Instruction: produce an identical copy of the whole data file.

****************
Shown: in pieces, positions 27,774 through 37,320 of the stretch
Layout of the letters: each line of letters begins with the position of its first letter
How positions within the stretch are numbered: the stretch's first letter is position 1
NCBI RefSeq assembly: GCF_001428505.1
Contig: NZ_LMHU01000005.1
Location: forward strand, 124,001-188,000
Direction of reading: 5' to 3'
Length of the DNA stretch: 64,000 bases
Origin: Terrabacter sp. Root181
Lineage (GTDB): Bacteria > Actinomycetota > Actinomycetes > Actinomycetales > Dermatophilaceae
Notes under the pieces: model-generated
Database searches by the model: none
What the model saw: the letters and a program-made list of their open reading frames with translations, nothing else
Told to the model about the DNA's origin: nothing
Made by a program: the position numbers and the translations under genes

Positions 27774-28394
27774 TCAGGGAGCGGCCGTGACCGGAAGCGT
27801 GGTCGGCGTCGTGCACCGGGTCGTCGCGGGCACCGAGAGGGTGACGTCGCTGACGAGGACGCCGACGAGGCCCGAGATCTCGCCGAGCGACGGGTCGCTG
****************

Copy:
Shown: in pieces, positions 27,774 through 37,320 of the stretch
Layout of the letters: each line of letters begins with the position of its first letter
How positions within the stretch are numbered: the stretch's first letter is position 1
NCBI RefSeq assembly: GCF_001428505.1
Contig: NZ_LMHU01000005.1
Location: forward strand, 124,001-188,000
Direction of reading: 5' to 3'
Length of the DNA stretch: 64,000 bases
Origin: Terrabacter sp. Root181
Lineage (GTDB): Bacteria > Actinomycetota > Actinomycetes > Actinomycetales > Dermatophilaceae
Notes under the pieces: model-generated
Database searches by the model: none
What the model saw: the letters and a program-made list of their open reading frames with translations, nothing else
Told to the model about the DNA's origin: nothing
Made by a program: the position numbers and the translations under genes

Positions 27774-28394
27774 TCAGGGAGCGGCCGTGACCGGAAGCGT
27801 GGTCGGCGTCGTGCACCGGGTCGTCGCGGGCACCGAGAGGGTGACGTCGCTGACGAGGACGCCGACGAGGCCCGAGATCTCGCCGAGCGACGGGTCGCTG